Operation Romeo works in parts



Sharad Kelkar is the chilling oppressor in Operation Romeo. Photo: Raindrop Media

Two remakes in the same week of Telugu films, with the Kannada-Hindi KGF2 running to packed houses from the last week means quite a bit of South Indian overdrive!

Operation Romeo, based on the Telugu film, Ishq: Not a Love Story (2021) releases in the same week as Jersey, the Telugu original’s Hindi remake of the same name. In form, it is almost experimental, much like Neeraj Pandey’s A Wednesday! and his Marathi production Taryanche Bait, but the appeal is far narrower and the box-office will thus not be anywhere close. In fact, especially in these times, the film should have been best released with due publicity on OTT.

At another end, this film is the exact opposite of Jersey in two key ways: it is crisply to-the-point, and two, the direction is shoddy in many sequences. An early indication of this comes when the hero, driving his car, looks for long periods at his girlfriend instead of ahead at the road! The hero’s sole family sequence too comes across as clumsy, as also many of the early scenes of the hero and the heroine separately and together.

Aditya (Sidhant Gupta), a Mumbai IT professional, is in love with Neha (Vedika Pinto), a student living alone in a hostel. She is the daughter of parents who are presumably in Rajasthan, as she greets them on phone with “Khamma ghani”, the traditional exchange.

When her birthday comes, the couple decided to spend it together all the way to dawn. At night, they go on a long drive around Mumbai.

When they park in  a secluded place for a bit of romance (as in their first lip-kiss) they are accosted by two plainclothes cops, Mangesh (Sharad Kelkar) and Kiran (Kishor Kadam), who demand multiple thing like their family contacts and even money, alternatively threatening them to a night in the lock-up and also making their pictures, which Mangesh has shot in the backseat of their car, go viral.

Finally settling for a good sum of money, Madhav makes Aditya (with Kiran) go to an ATM and locks the car from within and tries to get fresh with Neha. As the couple leaves after the bribe is given, Aditya asks Neha what transpired in the car. She does not reply.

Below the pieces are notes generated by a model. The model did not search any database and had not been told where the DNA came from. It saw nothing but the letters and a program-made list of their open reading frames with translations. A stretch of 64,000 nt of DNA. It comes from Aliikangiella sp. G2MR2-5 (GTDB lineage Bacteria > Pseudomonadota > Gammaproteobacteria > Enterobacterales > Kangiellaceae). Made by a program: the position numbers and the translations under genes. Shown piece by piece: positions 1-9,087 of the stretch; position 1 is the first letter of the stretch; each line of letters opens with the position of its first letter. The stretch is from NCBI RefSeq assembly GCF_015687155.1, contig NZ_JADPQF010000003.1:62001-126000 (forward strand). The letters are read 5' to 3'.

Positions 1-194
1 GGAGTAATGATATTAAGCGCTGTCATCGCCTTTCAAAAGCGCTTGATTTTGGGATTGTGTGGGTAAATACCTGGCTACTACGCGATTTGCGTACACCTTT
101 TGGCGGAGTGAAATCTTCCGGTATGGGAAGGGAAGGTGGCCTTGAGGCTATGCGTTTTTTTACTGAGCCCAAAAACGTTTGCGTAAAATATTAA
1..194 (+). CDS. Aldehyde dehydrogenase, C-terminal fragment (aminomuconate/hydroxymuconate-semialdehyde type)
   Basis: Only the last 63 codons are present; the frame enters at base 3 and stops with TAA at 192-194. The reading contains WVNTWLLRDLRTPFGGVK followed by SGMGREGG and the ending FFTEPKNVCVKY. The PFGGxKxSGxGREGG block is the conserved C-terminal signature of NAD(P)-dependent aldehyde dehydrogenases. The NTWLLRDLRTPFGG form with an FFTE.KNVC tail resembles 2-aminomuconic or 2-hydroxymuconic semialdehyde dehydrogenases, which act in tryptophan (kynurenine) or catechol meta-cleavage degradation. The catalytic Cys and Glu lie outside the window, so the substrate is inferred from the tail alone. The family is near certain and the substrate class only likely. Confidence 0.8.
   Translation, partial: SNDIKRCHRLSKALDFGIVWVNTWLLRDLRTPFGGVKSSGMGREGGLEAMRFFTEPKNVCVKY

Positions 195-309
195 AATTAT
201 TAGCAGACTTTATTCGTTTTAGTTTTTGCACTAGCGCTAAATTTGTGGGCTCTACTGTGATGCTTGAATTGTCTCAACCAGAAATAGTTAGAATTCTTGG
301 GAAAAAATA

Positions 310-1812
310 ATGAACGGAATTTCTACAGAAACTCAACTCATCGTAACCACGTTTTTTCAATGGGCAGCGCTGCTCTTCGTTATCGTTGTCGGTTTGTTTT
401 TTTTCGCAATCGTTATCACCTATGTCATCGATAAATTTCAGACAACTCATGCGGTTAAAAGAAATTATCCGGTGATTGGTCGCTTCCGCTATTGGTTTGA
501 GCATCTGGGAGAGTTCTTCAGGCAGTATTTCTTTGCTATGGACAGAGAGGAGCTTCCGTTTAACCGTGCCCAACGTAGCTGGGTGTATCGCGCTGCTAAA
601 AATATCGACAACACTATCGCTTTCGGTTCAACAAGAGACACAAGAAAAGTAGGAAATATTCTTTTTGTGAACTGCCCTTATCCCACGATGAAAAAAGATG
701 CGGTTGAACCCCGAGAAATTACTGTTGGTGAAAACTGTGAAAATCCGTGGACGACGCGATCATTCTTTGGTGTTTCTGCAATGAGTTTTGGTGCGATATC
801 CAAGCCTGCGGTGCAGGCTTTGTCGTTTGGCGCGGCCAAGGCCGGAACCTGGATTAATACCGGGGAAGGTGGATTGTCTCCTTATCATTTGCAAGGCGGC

A tormented Aditya, to whom Madhav sends obscene WhatsApp forwards (which he has gleefully promised as they part!) soon finds out that Madhav is actually an ambulance driver and Kiran a ladies tailor. And then begins his revenge where Madhav and his harmless wife Chhaya (Bhumika Chawla) and daughter become his victims in his endeavor to teach the philandering Madhav a lesson. Soon Kiran is also punished—the details there conveniently skipped.

But it is Aditya who gets what he deserves from his girlfriend for his toxic masculinity, as she asks him the all-important question: What if Madhav had done something to her in the car? Would he have still accepted her? Never mind that Madhav, with the worst of intentions, barely had the time to do anything truly abominable!

The film is not so much about moral policing (as it turns out) but about how a girl who comes from a supposedly regressive background stands up against male chauvinism. In that sense, the film says what it wants to drive home only in the final sequence of the 135-minute runtime.

The director and writers do create a chilling atmosphere during the couple’s long encounter with their tormentors, but scant attention is played to logic later. How, for example, did Aditya find out who Kiran actually was by just spending time in the area where it all happened (And Ballard Pier in Mumbai also has no such by-lanes for a humble ladies tailor’s establishment, but let that pass!). How did he come to know that Madhav, for starters, was not a cop at all? And why does he get intimidated by him even when his uniform flaunts his actual profession? And why not just ask real cops to tackle them both?

It is the formidable duo of Marathi veterans Sharad Kelkar and Kishor Kadam that brings both flesh and fear to the script. Sharad is incredible again—a powerhouse of talent best remembered by Hindi film buffs as Emperor Shivaji in Tanhaji: The Unsung Warrior as well as for the Special Ops and The Family Man franchises. But, as we all know from his unique track-record, he is much more than even these works.

And Kishor Kadam’s underplaying heightens the impact for his slimy role.

The newcomers are good, though they both look like a mix of several known faces in films and on TV! Vedika scores in an underwritten role and Sidhant Gupta is best when he confronts Madhav and Chhaya. Bhumika Chawla impresses as the harangued wife.

M.M. Kreem gets to score only one ordinary track within the film and his monumental expertise did not deserve such superficial work. The background score by Advait Nemlekar is passable. Technical values are average.

Just like the film.

Rating: **1/2

Friday Film Works & Plan C Studios present Operation Romeo  Produced by: Shital Bhatia & Neeraj Pandey Directed by: Shashant Shah  Written by: Rateesh Ravi & Arshad Syed Music: M.M. Kreem Starring: Sidhant Gupta, Vedika Pinto, Sharad Kelkar, Bhumika Chawla, Kishor Kadam, Navni Parihar & others





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